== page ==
When it comes to human-eating bugs, you might recall the awful scenes from The Mummy in which masses of scarab beetles devour people alive. Well, not to worry - that's a movie myth and those particular insects that feed on human flesh aren't real. That being said, there are still plenty of other bugs out there that do love to munch on people. In fact, bugs that eat people are more common than you might think. To be clear, some of these insects prefer to eat us after we're dead, but quite a few are fine with chowing down on us while we're still alive!
In the pursuit of facts about flesh-eating insects, there's a whole lot more to worry about than just the diseases you can get from bugs - many of these critters consume human flesh just for the calories. Please be aware that some of the following descriptions are quite graphic, and are not fit for people who are particularly squeamish. But, if bugs don't bother you, then read on...at your own risk.
While most fly maggots are perfectly content feeding off of infected or decaying flesh, the Tumbu fly is an exception. This female fly seeks out clothing that's been contaminated by some amount of urine or fecal matter, and that's where it lays its eggs. Then, when a person wears the clothing, the eggs themselves will burrow down into their skin until they're ready to hatch.
At this point, a person might notice a blister or boil on their skin, or they might think it's just a minor infection, but in reality, it's the larvae feeding on their flesh, blood, and other tissues. Some people only realize that they have the larvae living inside of them when they finally come out of the sore, along with a lot of pus.
On top of how disgusting this is, it can actually be extremely dangerous as well. The flies can cause severe health problems, and even death, so ironing clothing that might be infected before wearing it is recommended, as it kills all the eggs.
Look up images of the damage that these creatures can do at your own risk. Also known as the chigoe flea, these little bugs most commonly attack the feet, where they initially burrow in and then do their damage. The female flee burrows into the skin, eating her way into the flesh. Once there, its torso swells with eggs and food, until it is the shape of a pea with its rear facing outward. She then feeds, lays eggs, and drops off. This can sometimes happen with large infestations, all of them eating away together at the flesh around the feet, knees, elbows, and ankles. They also like to target the fingernails and toenails as easy points of entry.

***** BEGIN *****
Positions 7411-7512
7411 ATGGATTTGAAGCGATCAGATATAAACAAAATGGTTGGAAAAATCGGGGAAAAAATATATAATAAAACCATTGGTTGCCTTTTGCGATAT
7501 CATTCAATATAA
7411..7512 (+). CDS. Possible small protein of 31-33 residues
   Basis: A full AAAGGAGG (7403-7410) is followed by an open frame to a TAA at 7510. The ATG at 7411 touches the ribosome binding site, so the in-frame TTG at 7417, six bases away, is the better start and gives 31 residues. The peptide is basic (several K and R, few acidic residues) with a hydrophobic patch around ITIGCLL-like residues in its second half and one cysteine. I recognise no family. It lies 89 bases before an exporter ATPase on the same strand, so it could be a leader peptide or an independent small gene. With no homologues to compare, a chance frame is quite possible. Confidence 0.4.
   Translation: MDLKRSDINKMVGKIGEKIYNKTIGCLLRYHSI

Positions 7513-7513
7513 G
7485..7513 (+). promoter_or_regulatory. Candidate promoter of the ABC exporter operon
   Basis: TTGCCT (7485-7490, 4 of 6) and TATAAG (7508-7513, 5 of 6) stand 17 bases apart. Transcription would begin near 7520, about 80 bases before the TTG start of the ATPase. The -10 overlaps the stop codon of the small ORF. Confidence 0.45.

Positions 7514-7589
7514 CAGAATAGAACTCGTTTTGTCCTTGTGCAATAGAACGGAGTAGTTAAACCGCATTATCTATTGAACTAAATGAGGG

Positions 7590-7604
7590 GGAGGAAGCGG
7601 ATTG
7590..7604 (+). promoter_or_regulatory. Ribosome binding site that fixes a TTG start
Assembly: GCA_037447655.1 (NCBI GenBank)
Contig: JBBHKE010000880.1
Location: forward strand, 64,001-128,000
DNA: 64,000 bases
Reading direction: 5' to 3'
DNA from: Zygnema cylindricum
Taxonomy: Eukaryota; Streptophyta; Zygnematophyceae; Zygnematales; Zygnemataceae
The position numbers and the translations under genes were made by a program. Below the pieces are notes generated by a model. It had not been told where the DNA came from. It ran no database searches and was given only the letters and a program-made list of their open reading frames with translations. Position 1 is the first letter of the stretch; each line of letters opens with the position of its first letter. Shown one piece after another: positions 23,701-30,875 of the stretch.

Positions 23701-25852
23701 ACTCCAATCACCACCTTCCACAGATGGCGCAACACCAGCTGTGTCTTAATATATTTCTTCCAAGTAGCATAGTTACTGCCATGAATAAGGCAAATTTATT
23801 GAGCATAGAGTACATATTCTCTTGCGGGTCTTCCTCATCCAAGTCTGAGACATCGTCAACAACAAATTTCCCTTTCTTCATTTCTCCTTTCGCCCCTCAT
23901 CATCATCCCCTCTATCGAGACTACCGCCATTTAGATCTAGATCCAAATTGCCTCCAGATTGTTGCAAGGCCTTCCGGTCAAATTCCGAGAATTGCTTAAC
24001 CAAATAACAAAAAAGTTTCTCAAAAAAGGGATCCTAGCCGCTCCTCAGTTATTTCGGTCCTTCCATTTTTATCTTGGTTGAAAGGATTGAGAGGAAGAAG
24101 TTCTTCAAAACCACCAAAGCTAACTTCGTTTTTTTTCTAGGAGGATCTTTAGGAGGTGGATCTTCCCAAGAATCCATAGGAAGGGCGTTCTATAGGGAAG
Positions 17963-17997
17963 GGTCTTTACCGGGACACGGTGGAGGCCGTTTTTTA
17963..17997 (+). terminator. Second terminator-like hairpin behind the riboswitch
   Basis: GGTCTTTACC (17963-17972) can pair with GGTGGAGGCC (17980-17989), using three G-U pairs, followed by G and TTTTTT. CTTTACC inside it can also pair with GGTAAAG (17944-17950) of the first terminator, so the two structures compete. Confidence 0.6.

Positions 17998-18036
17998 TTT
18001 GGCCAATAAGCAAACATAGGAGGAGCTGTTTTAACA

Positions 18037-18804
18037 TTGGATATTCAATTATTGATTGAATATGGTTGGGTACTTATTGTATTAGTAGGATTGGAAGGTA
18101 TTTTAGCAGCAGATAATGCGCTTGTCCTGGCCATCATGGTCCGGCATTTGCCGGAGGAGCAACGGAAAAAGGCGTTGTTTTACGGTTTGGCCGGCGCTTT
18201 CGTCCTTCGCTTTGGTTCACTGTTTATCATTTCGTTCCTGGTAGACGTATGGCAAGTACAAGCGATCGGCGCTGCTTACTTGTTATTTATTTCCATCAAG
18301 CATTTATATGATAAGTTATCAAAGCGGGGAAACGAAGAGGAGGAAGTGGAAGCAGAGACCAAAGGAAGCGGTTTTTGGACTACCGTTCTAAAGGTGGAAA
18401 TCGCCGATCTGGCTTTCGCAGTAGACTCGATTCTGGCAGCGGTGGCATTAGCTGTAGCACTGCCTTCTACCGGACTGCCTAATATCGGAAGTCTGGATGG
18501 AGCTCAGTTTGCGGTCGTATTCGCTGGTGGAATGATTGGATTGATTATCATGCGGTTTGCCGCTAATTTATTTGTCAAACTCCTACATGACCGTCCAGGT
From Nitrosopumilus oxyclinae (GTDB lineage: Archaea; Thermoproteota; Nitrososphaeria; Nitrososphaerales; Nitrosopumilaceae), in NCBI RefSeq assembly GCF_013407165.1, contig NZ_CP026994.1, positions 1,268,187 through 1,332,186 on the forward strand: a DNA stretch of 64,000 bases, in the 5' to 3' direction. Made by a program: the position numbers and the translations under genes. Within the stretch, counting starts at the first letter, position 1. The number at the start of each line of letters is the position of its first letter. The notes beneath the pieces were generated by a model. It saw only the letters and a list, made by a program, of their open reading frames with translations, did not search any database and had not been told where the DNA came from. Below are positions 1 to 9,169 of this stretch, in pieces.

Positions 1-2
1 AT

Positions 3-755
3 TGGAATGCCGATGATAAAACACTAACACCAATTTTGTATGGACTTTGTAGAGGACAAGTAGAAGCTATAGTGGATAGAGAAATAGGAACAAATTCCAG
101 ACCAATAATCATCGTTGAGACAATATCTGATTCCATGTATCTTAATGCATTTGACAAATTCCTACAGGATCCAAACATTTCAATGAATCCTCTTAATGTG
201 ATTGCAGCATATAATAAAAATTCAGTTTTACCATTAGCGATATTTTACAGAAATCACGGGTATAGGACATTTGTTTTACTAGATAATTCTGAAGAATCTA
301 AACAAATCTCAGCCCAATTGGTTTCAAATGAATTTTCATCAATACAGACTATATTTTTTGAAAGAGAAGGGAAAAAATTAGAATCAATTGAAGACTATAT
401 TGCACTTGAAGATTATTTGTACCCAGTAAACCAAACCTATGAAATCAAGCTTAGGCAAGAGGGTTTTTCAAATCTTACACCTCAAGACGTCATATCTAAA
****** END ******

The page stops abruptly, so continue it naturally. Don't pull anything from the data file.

Unfortunately, these critters can do some serious damage. When they finally drop off, they can leave the flesh looking like an empty honeycomb, and the chance of infection is incredibly high. Without treatment, which involves literally cutting them out of your skin, many people have actually died from jigger infestations.
If you're in search of one of the most horrifying flesh-eating insects in the world, then look no farther. Human Botflies, once grown into adulthood, aren't much of a threat to humans, but when they're still larvae, their ravenousness is absolutely chilling. Here's how it all goes down: First an adult fly lays its eggs on a mosquito, and then that mosquito bites a human. The eggs then move into the hole made by the mosquito while it feeds, and slowly begin to grow inside of its new host. There, the larvae will drink the person's blood and eat their flesh for about three months or so, until they grow into adult flies and decide to leave. In some horrifying cases, botfly larvae have burrowed behind a person's ear, and could be heard munching and chewing on the living tissue.
On top of all of that, to keep from being torn out of their host's body, the larvae are covered with a ton of little spines that hold them in place. This means that, as they feed, they will be nearly impossible to pluck out without specialized tools.
Yellow Jackets are a frustrating - and frightening - insect to many, and can be particularly aggressive in certain situations. However, to make matters worse, they can also sometimes be part of a group of insects known as carnivorous bees. While these carnivorous bees usually like to feed on other insects and bees like themselves, they will sometimes find themselves in the mood for a protein boost and try consuming other types of meat. This is why there have been so many cases reported of them swarming picnics where burgers or hot dogs are being served. In Central America, the Panama Bee is a carnivorous bee that consumes flesh not only to make nests, but as a means of nourishment.
But rest assured - the average yellow jacket isn't going to go around trying to bite off your fingers. Most carnivorous bees stick to insects their own size, and prefer to feed off of corpses rather than live animals. Because of that, bees are more likely to nibble on your flesh once you're dead.